Naggum usage

Currently there are two dialects of Naggum: high-level Compiler and low-level Assembler.

Naggum Compiler

Command line syntax for Naggum Compiler is:

$ Naggum.Compiler source.naggum... [/r:assembly]...

Each input source file will be compiled to a separate executable assembly (i.e. an .exe file) in the current directory. You can also pass a list of files to be referenced by these assemblies.

.naggum extension is recommended for high-level Naggum files.

Naggum Assembler

Naggum Assembler uses low-level Naggum dialect. Command line syntax is:

$ Naggum.Assembler source.nga...

Each input file may contain zero or more assembly constructs. Every assembly will be saved to its own executable file in the current directory.

.nga extension is recommended for low-level Naggum files.

S-expression syntax

Each Naggum program (either high-level or low-level) is written as a sequence of S-expression forms. In s-expression, everything is either an atom or a list. Atoms are written as-is, lists should be taken into parens.

Possible atom values are:

"A string"
1.4e-5 ; a number
System.Console ; a symbol

A symbol is a sequence of letters, digits, and any of the following characters: +-*/=<>!?..

Lists are simply sequences of s-expressions in parens:

(this is a list)

(this (is ("Also") a.list))

Naggum source code may also include comments. Everything after ; character will be ignored till the end of the line:

(valid atom) ; this is a comment

Low-level syntax

Naggum low-level syntax is closer to CIL. It may be used to define CLI constructs such as assemblies, modules, types and methods. Every .nga file may contain zero or more assembly definitions.

Assembly definition

Assembly defitinion should have the following form:

(.assembly Name

Assembly items can be methods and types. Top level methods defined in an .assembly form will be compiled to global CIL functions.

Type definitions are not supported yet.

Each assembly may contain one entry point method (either a static type method or an assembly global function marked by .entrypoint property).

Method definition

Method definition should have the following form:

(.method Name (argument types) return-type (metadata items)

Method argument and return types should be fully-qualified (e.g. must include a namespace: for example, System.Void).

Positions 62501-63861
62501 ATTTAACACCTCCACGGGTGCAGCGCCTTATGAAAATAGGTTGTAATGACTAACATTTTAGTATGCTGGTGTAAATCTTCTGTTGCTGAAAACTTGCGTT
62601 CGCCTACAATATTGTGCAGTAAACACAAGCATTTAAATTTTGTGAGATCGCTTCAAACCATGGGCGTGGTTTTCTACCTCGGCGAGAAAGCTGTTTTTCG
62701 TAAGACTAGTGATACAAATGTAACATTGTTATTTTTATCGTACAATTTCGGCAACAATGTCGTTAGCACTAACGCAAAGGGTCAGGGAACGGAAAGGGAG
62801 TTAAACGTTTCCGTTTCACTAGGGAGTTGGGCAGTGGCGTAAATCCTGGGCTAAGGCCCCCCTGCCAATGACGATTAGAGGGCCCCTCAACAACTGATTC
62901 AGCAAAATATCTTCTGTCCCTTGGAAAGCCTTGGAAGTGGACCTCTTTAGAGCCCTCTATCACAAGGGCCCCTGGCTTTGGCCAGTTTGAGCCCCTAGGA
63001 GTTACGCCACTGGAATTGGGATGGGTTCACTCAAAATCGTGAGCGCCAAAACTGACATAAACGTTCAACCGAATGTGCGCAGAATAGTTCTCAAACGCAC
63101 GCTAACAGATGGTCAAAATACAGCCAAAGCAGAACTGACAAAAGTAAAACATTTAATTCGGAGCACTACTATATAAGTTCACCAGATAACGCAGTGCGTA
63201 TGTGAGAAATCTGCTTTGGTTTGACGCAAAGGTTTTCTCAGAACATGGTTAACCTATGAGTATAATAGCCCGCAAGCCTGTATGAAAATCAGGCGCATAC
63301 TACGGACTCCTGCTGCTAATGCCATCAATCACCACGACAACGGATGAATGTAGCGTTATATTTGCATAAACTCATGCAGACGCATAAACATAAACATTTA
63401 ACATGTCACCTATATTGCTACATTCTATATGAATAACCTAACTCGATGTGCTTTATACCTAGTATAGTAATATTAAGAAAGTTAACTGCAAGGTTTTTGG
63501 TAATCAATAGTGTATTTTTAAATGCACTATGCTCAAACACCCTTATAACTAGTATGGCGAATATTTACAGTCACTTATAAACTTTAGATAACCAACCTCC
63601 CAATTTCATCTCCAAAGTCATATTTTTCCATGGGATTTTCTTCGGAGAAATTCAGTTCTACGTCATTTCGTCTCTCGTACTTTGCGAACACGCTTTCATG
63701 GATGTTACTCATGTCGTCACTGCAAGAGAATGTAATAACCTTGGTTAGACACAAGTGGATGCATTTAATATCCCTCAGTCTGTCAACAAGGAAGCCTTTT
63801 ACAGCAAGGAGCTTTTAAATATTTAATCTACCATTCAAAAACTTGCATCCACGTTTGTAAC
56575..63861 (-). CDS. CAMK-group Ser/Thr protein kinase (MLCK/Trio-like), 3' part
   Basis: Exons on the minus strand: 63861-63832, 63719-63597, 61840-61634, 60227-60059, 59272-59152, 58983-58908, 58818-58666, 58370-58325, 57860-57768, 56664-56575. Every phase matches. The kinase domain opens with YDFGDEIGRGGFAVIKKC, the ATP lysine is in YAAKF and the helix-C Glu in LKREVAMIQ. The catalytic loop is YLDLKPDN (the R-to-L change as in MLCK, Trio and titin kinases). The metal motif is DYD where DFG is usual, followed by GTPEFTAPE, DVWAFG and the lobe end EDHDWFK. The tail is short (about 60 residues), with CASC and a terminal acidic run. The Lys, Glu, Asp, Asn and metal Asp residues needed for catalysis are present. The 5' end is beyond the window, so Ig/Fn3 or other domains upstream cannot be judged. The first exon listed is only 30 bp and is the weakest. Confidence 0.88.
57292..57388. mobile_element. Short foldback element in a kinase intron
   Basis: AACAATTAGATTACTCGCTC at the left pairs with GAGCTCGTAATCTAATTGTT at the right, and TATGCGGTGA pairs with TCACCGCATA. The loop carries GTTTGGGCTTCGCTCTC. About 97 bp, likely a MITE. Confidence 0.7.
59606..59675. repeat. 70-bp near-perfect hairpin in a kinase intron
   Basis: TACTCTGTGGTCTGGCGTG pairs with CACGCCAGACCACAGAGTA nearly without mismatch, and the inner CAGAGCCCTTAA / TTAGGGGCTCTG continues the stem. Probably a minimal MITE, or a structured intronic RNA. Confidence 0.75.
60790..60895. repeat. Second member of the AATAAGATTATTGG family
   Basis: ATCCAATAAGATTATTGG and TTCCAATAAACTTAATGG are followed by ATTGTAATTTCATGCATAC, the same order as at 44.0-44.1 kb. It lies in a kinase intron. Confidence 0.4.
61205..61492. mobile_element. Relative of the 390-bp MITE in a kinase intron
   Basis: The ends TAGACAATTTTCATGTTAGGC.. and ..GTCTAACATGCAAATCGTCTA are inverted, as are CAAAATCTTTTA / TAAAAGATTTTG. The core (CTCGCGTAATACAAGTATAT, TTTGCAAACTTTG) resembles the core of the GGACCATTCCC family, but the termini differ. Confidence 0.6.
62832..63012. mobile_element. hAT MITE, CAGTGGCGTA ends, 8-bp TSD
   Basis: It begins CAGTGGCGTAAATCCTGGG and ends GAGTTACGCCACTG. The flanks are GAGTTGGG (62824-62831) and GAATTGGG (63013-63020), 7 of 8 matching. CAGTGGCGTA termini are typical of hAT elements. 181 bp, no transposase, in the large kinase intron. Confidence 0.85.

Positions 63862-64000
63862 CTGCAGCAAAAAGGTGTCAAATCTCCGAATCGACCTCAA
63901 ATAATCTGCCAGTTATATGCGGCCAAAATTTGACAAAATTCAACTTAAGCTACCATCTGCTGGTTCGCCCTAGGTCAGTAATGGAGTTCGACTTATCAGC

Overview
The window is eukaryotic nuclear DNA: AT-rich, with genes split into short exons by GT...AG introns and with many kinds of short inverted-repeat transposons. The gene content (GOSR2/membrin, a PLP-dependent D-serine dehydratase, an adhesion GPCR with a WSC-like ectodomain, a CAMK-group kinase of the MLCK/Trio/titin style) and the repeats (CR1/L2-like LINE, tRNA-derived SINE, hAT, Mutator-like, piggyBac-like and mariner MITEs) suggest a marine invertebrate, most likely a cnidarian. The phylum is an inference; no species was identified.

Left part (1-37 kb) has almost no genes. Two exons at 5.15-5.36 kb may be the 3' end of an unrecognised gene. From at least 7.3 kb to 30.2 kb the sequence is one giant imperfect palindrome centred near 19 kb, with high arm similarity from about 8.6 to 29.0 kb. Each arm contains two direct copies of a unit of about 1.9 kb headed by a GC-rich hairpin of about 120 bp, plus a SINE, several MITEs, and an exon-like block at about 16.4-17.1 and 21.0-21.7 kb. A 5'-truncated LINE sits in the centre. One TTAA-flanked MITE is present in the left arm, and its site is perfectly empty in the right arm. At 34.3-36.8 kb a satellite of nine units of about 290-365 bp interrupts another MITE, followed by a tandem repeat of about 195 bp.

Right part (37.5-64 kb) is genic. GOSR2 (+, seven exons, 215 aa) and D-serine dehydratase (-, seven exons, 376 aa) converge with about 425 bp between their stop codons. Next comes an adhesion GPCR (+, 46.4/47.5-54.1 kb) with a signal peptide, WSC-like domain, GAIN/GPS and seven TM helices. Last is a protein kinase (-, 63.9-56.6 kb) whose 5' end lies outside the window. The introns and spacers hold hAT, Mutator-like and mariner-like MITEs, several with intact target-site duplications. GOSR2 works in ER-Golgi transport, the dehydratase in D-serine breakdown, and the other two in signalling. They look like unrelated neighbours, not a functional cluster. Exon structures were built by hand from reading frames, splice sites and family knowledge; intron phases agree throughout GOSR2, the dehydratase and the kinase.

The only supported metadata item is .entrypoint. It marks a method as an assembly entry point.

Method example:

(.method Main () System.Void (.entrypoint)
    (ldstr "Hello, world!")
    (call (mscorlib System.Console WriteLine (System.String) System.Void))

Method body should be a CIL instruction sequence.

CIL instructions

Currently only a small subset of all available CIL instructions is supported by Naggum. This set will be extended in future.

  1. Call instruction:

    (call (assembly type-name method-name (argument types) return-type))

    Currently assembly name is ignored; only mscorlib methods can be called. Static assembly function calls are not supported yet.

    Method argument and return types should be fully-qualified.

  2. Load string instruction:

    (ldstr "Hello, world")

    Loads a string onto a CLI stack.

  3. Return instruction:


    Return from current method.

Example assembly definition

(.assembly Hello
    (.method Main () System.Void (.entrypoint)
        (ldstr "Hello, world!")
        (call (mscorlib System.Console WriteLine (System.String) System.Void))

High-level syntax

Every high-level Naggum program is a sequence of function definitions and a top-level executable statements. Functions defined in an assembly are also available as public static methods to be called by external assemblies.

Functions are defined using defun special form:

(defun function-name (arg1 arg2)

For example:

(defun println (arg)
    (System.Console.WriteLine arg))

Naggum is a Lisp-2, henceforth a function and a variable can share their names.

Currently executable statements may be one of the following.

  1. Let bindings:

    (let ((variable-name expression)
          (variable-name-2 expression-2))

Creates a lexical scope, evaluates initial values, binds them to corresponding names and evaluates the body, returning the value of last expression.

Naggum’s let is a loner: every one is inherently iterative (like let*) and recursive (like let rec).

  1. Arithmetic statements:

    (+ 2 2)
  2. Function calls:

    (defun func () (+ 2 2))
  3. Static CLI method calls:

    (System.Console.WriteLine "Math:")
  4. Conditional statements:

    (if condition

If the condition is true (as in “not null, not zero, not false”) it evaluates the true-statement form and returns its result. If the condition evaluates to false, null or zero, then the false-statement form is evaluated and its result is returned from if.

  1. Reduced if statements:

    (if condition
  2. Constructor calls:

    (new Naggum.Runtime.Cons "OK" "FAILURE")

Calls an applicable constructor of a type named Naggum.Runtime.Cons with the given arguments and returns an object created.